H.G. Spafford was a force in Chicago in the early 1870s. He was a wealthy, senior partner in a major law firm, a real estate developer, and a devout elder in his Presbyterian Church. He and his wife Anna loved to entertain guests in their comfortable home, and they became friends and supporters of the world-famous Chicago minister Dwight L. Moody. They were the parents of a son and four daughters.
In 1870, their four-year-old son, Horatio, Junior, died suddenly of scarlet fever. Then in October of 1871, a massive fire swept through downtown Chicago and the city’s north side, where Mr. Spafford was heavily invested in a real estate development. The immense blaze cost over 300 lives and left more than 100,000 Chicagoans homeless. Even though their entire investment was gone, and being close to ruin financially themselves, the Spaffords nevertheless continued to demonstrate Christian hospitality, showing the love of Jesus in the face of tragedy.
Two years later, in 1873, Horatio and his wife decided they would take their four daughters and go to Europe for a lengthy visit. Even though his business interests had been hit hard in the national Financial Panic of 1873, Horatio and Anna intended to help their friend, Evangelist D.L. Moody, who was then planning an extended evangelistic crusade in England. The family booked space on the steamship SS Ville du Havre, but last-minute business complications forced Horatio to remain in Chicago. The plan then was for Anna and the four daughters – 11-year-old Anna, 9-year-old Margaret Lee, 5-year-old Elizabeth, and 2-year-old Tanetta – to go on, and Mr. Spafford would join them as soon as he could.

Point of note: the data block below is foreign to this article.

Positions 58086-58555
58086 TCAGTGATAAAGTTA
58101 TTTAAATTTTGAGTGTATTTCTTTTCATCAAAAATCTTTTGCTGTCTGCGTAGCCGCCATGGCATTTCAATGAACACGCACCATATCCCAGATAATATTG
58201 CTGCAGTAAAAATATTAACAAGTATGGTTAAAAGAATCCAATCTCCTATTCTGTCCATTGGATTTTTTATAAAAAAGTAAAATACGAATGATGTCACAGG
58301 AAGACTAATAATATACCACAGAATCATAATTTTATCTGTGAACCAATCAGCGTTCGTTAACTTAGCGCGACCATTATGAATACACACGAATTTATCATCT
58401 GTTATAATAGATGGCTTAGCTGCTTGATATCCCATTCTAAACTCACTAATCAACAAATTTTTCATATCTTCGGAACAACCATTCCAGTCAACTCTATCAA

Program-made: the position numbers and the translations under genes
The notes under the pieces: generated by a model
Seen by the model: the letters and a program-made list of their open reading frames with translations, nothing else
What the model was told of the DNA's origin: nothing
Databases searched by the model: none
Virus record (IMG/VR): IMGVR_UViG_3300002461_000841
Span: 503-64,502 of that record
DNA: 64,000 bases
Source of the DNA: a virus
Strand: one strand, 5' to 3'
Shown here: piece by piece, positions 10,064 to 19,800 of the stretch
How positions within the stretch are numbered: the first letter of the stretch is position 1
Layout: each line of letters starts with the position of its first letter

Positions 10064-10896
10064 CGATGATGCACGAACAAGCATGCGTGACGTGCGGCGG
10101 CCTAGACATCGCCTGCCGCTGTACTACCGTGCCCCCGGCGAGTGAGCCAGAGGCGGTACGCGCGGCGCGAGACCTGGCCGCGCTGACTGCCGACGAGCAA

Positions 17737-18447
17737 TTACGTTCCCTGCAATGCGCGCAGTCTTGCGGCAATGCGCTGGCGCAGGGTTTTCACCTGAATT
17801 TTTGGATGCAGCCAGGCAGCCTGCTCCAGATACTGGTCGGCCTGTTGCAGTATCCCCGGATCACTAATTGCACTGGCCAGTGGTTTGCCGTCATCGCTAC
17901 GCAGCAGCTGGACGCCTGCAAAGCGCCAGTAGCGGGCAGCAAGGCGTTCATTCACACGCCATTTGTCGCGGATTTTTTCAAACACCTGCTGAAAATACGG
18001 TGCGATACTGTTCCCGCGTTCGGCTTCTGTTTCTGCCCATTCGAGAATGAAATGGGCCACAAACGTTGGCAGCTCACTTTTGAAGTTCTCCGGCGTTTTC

On November 22, 1873, the Ville du Havre was struck by another ship, the freighter Loch Earn. The passenger ship sank in only 12 minutes, and 226 people died in the disaster – including all four of the Spafford daughters. Only 61 passengers and 26 crew members survived, but miraculously, one of those rescued was Anna Spafford. She was found unconscious, floating on a piece of timber. She would later tell a fellow survivor, “God gave me four daughters. Now they have been taken from me. Someday I will understand why.” When the rescued passengers reached Cardiff, Wales, Anna sent a telegram back to her husband that read, “Saved alone.”
Horatio booked passage to rejoin his devasted wife. A few days later, as they were on their way across the Atlantic, the captain of the vessel summoned Mr. Spafford to the bridge and told him, “We are now passing over the spot where the Ville du Havre went down.” Mr. Spafford went back to his cabin and began to think of his four young daughters, dying in those cold waters, three miles deep. And then he began to write,
When peace, like a river, attendeth my way, When sorrows, like sea billows roll, Whatever my lot, Thou hast taught me to say, It is well, it is well, with my soul. It is well (it is well) with my soul (with my soul), It is well, it is well, with my soul.
Later, when American hymnist Philip P. Bliss wrote a melody for Mr. Spafford’s words, he named the tune after the ill-fated liner, calling it “Ville du Havre.” It was first published in 1876. Personally, I particularly appreciate the verse that says –
My sin - oh the bliss of this glorious thought! - My sin - not in part, but the whole - Is nailed to the cross, and I bear it no more: Praise the Lord, praise the Lord, O my soul!
The hymn, of course, is still sung to this day, and we continue to hear Mr. Spafford’s testimony through its message, so let me respectfully suggest something. The next time you sing this song, take a moment and reflect on Horatio and Anna Spafford. Remember the tragedy they suffered, then give thanks to God who has used their incredible faith in such a beautiful way over the years, to create a hymn that gives us such a powerful testimony. May we be encouraged, and may our faith be strengthened, so that we can join in and affirm with them, from our hearts: It is well with my soul.